September is Blood Cancer Awareness Month
The term “blood cancer” encompasses so many complex disorders that Inspire has several support communities focused on blood cancers, including groups for Leukemia, Lymphoma, Myeloma, and Myelodysplastic Syndromes (MDS). According to Inspire’s partner, the Leukemia Research Foundation, these four blood cancers impact about 1.3 million people in the United States and their families.1
This year there are expected to be 60,300 people newly diagnosed with leukemia; 83,200 with Hodgkin or non-Hodgkin lymphoma; and 31,000 with myeloma.2 Myleodysplastic syndromes are rarer, with an estimated 10,000 cases total in the US, but the number is expected to rise as the population ages.3
Over 95,000 members have joined our blood cancer communities or have shown an interest in blood cancers on Inspire. Often people have just received a diagnosis. Arriving at the correct diagnosis of blood cancer and determining which kind can be elusive. One member described going to different doctors over several months with shortness of breath and an enlarged lymph node that was attributed to everything from COVID-19 to an STD until one morning:
I woke up to the feeling of having something like a large hot knife running straight into my right leg. To stop the pain I had to have my right leg bent almost like I was in a seated position. Clearly I thought this was just a pinched nerve but the pain was so bad I couldn’t move from this position. My wife brought me to the emergency room where the[y] did a CT scan of my spine and pelvis. The doctor returned with the news that [the] CT scan showed I had lymphoma. What a gut punch! — Inspire Member
An early diagnosis is often crucial to fighting cancer, but this, too, can be a challenge. For example, CLL (Chronic Lymphocytic Leukemia), accounts for about ⅓ of all leukemias but is often asymptomatic and only discovered through abnormal results in an otherwise routine blood test.4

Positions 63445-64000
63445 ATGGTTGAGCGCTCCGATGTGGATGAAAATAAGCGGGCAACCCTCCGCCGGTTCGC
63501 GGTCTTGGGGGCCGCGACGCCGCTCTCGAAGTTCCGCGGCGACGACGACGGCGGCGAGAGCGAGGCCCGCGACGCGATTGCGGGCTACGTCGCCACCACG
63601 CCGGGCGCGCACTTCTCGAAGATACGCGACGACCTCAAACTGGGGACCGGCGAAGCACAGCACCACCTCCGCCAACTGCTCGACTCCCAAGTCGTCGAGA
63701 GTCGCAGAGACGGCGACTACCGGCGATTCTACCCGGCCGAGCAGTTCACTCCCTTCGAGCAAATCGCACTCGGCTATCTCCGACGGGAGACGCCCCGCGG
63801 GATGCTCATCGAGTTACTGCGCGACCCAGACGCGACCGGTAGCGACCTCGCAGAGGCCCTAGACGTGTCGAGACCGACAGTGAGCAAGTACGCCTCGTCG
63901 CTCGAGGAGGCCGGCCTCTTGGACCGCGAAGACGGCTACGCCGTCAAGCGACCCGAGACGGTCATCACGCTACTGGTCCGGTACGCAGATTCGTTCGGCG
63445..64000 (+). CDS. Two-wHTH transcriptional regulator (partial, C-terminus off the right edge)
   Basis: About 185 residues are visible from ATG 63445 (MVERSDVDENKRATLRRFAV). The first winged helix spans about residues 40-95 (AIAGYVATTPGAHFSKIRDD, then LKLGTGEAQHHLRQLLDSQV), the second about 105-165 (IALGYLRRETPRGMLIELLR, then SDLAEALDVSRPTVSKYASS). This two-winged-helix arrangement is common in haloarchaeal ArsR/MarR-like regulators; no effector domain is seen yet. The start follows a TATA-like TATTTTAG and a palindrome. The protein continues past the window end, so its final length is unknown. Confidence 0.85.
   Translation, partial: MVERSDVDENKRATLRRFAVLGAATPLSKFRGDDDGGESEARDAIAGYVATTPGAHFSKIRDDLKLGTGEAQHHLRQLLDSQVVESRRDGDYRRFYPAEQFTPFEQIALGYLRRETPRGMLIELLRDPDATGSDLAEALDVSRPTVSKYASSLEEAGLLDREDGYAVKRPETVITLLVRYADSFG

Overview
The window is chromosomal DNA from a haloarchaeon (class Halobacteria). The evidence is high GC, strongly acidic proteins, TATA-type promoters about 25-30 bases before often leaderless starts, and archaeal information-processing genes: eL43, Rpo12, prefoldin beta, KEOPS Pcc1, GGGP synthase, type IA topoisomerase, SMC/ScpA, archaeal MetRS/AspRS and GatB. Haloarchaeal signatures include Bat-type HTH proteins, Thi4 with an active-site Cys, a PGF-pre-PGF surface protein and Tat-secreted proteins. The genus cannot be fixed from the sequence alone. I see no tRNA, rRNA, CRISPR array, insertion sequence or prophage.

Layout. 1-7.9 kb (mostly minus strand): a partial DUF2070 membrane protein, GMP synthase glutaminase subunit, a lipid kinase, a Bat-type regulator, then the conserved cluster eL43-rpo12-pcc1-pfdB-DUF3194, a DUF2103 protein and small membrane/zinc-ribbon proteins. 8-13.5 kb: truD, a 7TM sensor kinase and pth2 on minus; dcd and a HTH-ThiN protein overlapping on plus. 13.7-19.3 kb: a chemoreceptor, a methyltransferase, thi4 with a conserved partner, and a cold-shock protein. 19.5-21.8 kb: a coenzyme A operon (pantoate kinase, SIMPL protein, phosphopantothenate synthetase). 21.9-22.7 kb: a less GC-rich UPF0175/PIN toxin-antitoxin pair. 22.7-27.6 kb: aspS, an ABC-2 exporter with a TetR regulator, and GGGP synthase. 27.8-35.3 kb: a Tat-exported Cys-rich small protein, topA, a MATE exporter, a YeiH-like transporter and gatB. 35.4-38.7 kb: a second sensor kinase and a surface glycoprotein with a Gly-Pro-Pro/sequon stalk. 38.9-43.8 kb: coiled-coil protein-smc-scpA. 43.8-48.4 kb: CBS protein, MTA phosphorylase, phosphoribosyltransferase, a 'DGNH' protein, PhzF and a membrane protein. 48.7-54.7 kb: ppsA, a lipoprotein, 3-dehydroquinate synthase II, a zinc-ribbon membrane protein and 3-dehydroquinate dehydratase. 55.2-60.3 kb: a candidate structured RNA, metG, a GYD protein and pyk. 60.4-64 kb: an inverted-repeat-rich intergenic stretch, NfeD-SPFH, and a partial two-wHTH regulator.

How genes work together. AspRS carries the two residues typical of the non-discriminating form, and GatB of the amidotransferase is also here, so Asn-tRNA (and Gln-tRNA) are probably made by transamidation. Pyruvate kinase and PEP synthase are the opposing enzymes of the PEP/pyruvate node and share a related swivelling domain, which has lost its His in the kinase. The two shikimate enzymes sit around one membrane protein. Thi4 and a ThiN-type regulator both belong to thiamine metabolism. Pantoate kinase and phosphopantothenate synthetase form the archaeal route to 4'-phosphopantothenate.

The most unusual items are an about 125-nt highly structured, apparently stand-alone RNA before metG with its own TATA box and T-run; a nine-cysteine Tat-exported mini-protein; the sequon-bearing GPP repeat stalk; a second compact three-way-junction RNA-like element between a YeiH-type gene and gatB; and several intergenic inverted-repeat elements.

Discussions of medications are part of the supportive communication among members. When one member mentioned that he has just started taking a specific medication for CLL, another member described his treatment and side effects on the same drug:
I was on [drug name] therapy for CLL for 5 yrs -[date] – [date]. Had great results until [date] – developed [drug name] resistant clones. Side effects…mildly elevated Blood Pressure, fatigue, leg edema, bone pain in shins, rib cage, scapula. Your journey may be different. Good luck.
One member with a CLL/SLL diagnosis asked others about taking chemo.
I’m not opposed to taking the medication (although the idea of chemo killing good cells along with the bad ones is not a great idea in my view), but wanted to check into other medications to see if there were less harsh approaches.
A fellow member responded,
“Chemotherapy is not the standard of care these days for CLL or SLL. The standard of care according to the City of Hope and many other sources you can check online is a combination of 2 immunotherapies: [drug names] The results are very promising from the studies that I have read.”
Treatments, side effects, changes in medication or symptoms, and the impact a disease has on both the practicalities of life and on feelings are discussed daily in the communities on Inspire. Members trust each other’s reports of their experiences. In so doing, they provide a vital, living resource for visitors. Beyond the engagement that occurs among members of the blood cancer communities, Inspire visitors find actionable information that they take back to their professional care team. As one member put it, “It’s so helpful to have someone to talk to that’s been through this. It’s a very different kind of support than friends or family can offer especially at this juncture.” At any point in the patient journey, and any time day or night, Inspire members support each other in their health journey.
Our partner, the Leukemia Research Foundation, is dedicated to conquering all blood cancers by funding research into their causes and cures, and to enriching the quality of life of those touched by these diseases. The LRF reminds us during September that “You are the key to awareness and finding the cures.” Their campaign, “Fight With Us,” asks people fighting the disease to share their stories, and to use their media toolkit to spread awareness.
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